Tagged: Age of Ultron

John Ostrander: For What It’s Worth


 “Nobody’s right if everybody’s wrong.” – For What It’s Worth, 1967, written by Stephen Stills, performed by Buffalo Springfield

SPOILERS! Warning! Danger! I’m going to discuss some questions raised in Captain America: Civil War, which means some plot points will get spilled. If you haven’t yet seen the film – it’s just out on Blu-Ray – you may not want to proceed.

There are a lot of things I enjoyed about Captain America: Civil War but what I liked best was the question that was at the center of the narrative. During an action in Legos involving Cap and some members of the Avengers, there is a mistake and an explosion and innocent bystanders get killed. This, coupled with the human collateral damage witnessed in previous Marvel films, causes members of the United Nations to create The Slovenia Accords – named after the site of the massive destruction in Avengers: Age of Ultron. Now the Avengers must submit to an oversight panel. If they don’t, they will be disbanded.

This creates a split within the Avengers themselves. Tony Stark (Iron Man) believes they must accept the accords and some restrictions on how they use their powers or they would be no better than the foes they oppose. Steve Rogers (Captain America) does not, cannot, and will not agree. This compromises their freedom including the freedom to act when they see a situation calling for it. They can’t wait for bureaucratic paper rustling. Lives are in the balance. The Avengers split into Team Cap and Team Iron Man (along with some guest stars) and they will, of course, fight it out.

So… which team do we, the audience, ally with? The film is clever in that neither side is set to be absolutely right or absolutely wrong. There are arguments for both but the question at the center of the film is – can society allow masked, super-powered individuals to act without some check?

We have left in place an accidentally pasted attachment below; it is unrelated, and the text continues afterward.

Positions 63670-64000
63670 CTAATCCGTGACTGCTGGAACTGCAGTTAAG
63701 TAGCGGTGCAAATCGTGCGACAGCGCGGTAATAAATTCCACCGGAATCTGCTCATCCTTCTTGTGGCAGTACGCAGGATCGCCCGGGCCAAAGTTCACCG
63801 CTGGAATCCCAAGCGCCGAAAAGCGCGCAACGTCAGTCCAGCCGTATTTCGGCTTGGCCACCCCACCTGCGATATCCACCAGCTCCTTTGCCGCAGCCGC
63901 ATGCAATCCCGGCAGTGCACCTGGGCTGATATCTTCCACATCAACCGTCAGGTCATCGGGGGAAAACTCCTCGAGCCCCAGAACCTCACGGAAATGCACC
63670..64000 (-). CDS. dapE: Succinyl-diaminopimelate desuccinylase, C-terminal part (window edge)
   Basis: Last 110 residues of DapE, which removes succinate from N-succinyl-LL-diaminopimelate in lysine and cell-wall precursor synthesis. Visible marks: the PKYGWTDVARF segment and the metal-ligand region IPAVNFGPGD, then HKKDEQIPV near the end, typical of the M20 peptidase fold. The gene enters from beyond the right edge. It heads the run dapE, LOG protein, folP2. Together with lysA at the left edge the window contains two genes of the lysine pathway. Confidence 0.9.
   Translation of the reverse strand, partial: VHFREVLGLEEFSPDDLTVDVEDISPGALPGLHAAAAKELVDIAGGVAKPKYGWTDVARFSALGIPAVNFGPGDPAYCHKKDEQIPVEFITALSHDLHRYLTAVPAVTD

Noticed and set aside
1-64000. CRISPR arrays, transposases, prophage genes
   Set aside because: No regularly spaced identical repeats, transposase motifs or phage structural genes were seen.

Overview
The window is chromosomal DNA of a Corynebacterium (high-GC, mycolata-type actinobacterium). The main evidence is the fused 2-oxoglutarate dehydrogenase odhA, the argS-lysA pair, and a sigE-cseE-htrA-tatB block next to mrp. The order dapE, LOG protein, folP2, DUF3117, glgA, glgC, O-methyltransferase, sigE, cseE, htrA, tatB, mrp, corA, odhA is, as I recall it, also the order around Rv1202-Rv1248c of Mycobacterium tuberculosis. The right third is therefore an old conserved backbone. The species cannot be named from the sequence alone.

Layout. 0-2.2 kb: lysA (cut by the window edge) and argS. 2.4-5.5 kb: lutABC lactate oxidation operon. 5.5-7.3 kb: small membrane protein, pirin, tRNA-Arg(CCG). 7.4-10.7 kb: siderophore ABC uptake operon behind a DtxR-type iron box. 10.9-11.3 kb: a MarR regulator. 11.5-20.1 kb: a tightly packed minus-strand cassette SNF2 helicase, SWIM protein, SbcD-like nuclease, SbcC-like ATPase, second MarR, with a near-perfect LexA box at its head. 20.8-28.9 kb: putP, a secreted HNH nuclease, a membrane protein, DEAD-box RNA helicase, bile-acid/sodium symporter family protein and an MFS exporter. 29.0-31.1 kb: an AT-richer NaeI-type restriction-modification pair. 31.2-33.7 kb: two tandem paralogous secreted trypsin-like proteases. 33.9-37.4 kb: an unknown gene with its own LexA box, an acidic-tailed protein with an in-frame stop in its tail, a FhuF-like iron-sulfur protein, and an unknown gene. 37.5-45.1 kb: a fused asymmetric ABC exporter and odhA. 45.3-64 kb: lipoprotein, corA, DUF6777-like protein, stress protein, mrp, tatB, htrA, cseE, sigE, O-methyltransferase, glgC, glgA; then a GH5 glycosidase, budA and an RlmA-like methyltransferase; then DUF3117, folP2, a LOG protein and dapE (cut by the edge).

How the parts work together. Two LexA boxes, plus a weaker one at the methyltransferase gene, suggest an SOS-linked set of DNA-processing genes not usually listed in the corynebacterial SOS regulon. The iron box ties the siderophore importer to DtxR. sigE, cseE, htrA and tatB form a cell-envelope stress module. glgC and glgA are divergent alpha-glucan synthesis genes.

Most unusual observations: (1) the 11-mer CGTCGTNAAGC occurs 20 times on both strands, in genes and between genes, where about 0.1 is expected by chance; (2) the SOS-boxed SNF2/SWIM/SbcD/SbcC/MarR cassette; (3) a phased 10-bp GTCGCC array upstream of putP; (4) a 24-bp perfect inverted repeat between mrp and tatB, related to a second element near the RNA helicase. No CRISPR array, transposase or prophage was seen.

There is no right answer. Oh, my inclinations is to go with Cap; I’m a stinkin’ leftist liberal progressive pinko commie after all. FreeeeeeeDOM!

Except. . .

All these superheroes are basically vigilantes. They operate outside of the law; for the most part, the heroes are not deputized by any government or law enforcement organization (Green Lantern is an exception but that was a lousy movie). They don’t really have any authority to do what they are doing.

I do take exception to one trope in the movie. “Thunderbolt” Ross from The Incredible Hulk film returns, now as the U.S. Secretary of State and evidently liaison to the Avengers from the U.N. He cites all the collateral destruction suffered by society in both Avengers films and the previous Captain America film. He lays the blame for this on the Avengers, noting that there are others in society that feel the same way.

Except. . .

Neither Cap nor the Avengers initiated the situations in those films. Because of their actions, humanity was not enslaved or outright destroyed as would have been the case otherwise. I would have liked to have that mentioned in the film by the heroes.

However, that doesn’t change the root question in Captain America: Civil War. Can any society allow such masked, perhaps super-powered, individuals to act unilaterally? Some of them are masked and the authorities don’t know their true names. Can a society of law survive in such circumstances? It is not a simple question and, to its credit, I don’t think Captain America: Civil War presents it that way.